By Jeff Siegel
There are surprises everywhere when it comes to Texas wine. First, it’s the fifth largest wine-producing state in the country. Second, there there are 177 wineries, three times as many as at the beginning of the decade. Third, the Hill Country, according to a Orbitz.com, is the second-fastest growing wine destination in the United States, second only to Napa Valley.
These are impressive numbers for an industry that is only three decades old. By comparison, the modern California wine business dates to the end of World War II, and the French have been making wine for 500 years. But what’s even more impressive is that the quality of Texas wine has improved markedly this decade, as better techniques in the vineyard have been complemented by better educated and more skilled winemakers.
The biggest change? That Texas winemakers and growers have stopped beating their head against the wall to produce cabernet sauvignon, merlot and chardonnay because that’s what California and France produce. Yes, it’s still produced here, with varying degrees of success, but more and more winemakers have learned that they can produce terrific wine with Italian, Spanish and Mediterranean varietals. They also understand that those grapes are the future of the Texas industry, which makes perfect sense. The Texas climate and soil, after all, resembles Italy, Spain and the Mediterranean much more than it does Burgundy, Bordeaux and Napa.
Texas winemakers have had success with varietal and blended wines made from grenache, syrah, mourvedre, roussanne, chenin blanc, and black Spanish (a native hybrid that loves Texas’ heat and humidity). The biggest successes, though, have come with sangiovese and viognier, which have produced wines in recent vintages that are as good, if not better, than similar efforts from California.
Stylistically, these wines are fruit enhanced (as opposed to the marked fruit forward style of Australia and New Zealand). The best Texas winemakers seem to have found a niche somewhere between California and France. Their wines incorporate bright fruit, but retain a French sensibility and balance, so that the acid and alcohol don't overwhelm the wine.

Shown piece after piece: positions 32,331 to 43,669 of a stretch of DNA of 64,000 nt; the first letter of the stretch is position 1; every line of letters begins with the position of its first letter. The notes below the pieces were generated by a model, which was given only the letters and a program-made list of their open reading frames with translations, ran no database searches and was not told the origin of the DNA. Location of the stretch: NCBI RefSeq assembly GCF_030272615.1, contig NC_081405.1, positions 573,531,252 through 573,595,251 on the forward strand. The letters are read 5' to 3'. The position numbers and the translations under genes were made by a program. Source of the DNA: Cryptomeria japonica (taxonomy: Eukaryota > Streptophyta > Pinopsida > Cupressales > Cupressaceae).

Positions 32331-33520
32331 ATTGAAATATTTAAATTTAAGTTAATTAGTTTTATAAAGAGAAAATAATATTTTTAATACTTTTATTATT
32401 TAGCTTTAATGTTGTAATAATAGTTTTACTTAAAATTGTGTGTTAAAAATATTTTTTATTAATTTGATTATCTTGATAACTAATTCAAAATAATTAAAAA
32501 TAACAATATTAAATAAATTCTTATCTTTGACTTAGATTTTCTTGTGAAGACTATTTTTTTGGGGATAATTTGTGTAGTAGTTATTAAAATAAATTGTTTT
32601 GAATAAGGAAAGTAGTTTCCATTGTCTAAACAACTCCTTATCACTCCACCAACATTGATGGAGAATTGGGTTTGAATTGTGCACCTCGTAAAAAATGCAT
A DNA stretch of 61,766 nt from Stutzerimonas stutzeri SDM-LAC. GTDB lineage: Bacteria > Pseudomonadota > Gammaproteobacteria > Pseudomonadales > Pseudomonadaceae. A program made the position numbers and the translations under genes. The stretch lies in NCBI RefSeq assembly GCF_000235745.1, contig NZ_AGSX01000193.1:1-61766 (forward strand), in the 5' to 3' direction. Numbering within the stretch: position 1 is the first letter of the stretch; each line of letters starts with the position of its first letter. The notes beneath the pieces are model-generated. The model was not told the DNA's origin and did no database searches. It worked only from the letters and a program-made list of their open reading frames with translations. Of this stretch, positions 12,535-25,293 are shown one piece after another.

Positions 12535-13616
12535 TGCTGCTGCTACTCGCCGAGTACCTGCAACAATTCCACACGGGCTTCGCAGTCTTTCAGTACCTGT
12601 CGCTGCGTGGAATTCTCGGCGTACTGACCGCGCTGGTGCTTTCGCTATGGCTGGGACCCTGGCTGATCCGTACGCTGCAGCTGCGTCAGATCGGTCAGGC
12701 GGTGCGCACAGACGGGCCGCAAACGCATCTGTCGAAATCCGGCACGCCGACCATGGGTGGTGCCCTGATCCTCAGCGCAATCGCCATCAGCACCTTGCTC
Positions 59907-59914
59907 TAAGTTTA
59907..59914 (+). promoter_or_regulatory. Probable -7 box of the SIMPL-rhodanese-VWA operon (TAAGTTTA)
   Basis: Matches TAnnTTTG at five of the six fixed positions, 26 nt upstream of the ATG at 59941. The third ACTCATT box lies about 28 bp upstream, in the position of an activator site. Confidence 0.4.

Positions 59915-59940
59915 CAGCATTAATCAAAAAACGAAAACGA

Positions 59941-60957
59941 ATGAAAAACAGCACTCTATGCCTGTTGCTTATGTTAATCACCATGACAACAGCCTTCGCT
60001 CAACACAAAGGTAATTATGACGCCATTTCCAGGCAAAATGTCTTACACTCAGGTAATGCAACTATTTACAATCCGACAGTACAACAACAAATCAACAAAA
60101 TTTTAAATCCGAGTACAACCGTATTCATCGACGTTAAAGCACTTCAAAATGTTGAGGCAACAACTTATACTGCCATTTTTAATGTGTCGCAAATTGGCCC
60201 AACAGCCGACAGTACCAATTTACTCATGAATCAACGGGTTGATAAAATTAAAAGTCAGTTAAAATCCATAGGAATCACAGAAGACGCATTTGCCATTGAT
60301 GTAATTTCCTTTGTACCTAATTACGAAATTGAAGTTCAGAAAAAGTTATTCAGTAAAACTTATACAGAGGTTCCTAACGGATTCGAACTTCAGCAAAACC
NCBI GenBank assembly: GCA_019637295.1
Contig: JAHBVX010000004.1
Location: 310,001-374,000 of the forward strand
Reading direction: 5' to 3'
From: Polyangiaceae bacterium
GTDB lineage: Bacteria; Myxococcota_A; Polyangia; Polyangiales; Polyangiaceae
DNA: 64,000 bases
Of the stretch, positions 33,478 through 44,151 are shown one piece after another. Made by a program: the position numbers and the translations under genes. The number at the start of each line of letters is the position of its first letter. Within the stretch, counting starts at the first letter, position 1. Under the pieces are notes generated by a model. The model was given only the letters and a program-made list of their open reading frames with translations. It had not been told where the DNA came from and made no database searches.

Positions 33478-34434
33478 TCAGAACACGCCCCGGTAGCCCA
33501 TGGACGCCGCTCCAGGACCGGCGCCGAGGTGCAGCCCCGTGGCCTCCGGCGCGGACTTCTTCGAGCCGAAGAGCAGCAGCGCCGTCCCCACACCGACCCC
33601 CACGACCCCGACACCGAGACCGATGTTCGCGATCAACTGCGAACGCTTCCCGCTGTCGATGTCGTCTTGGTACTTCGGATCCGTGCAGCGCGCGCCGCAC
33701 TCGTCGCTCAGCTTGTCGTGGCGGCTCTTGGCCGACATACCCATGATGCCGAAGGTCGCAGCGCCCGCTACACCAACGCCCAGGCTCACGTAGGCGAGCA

That the industry realized it needed to change is also significant. The biggest problem with Texas wine in the past 20 years was always quality, but attitude. Not enough Texans in the wine business understand that it takes decades and decades to build an industry. They expected to plant vines, harvest them, make wine, and bask in the afterglow of success. But wine doesn’t work that way. In addition, Texans have not been dispassionate and critical enough about their wines. Too often, they insisted that the wines were much better than they were. But that is changing -- slowly, in some cases, but changing.
And the difference has been better wine.
Where to find information about Texas wine and the Texas wine industry:
• Go Texan: The official state site, featuring appellations, maps and listings for retailers and restaurants that sell Texas wine.
• Texas Wine and Grape Growers Association: Trade group for Texas winemakers and vineyard owners that includes a list of wine festivals, Texas wineries and wine regions, and history.
• Texas Wine Marketing Research Institute: Wine industry statistics and harvest reports.
• Wine Society of Texas: Formed to promote wine knowledge and education, especially about Texas wine.
• Wine and Food Foundation of Texas: Focuses on education, including scholarships, event sponsorship.
• Texas Sommelier Association: Holds the annual Texas Sommelier Competition, the first and only event of its kind in the country.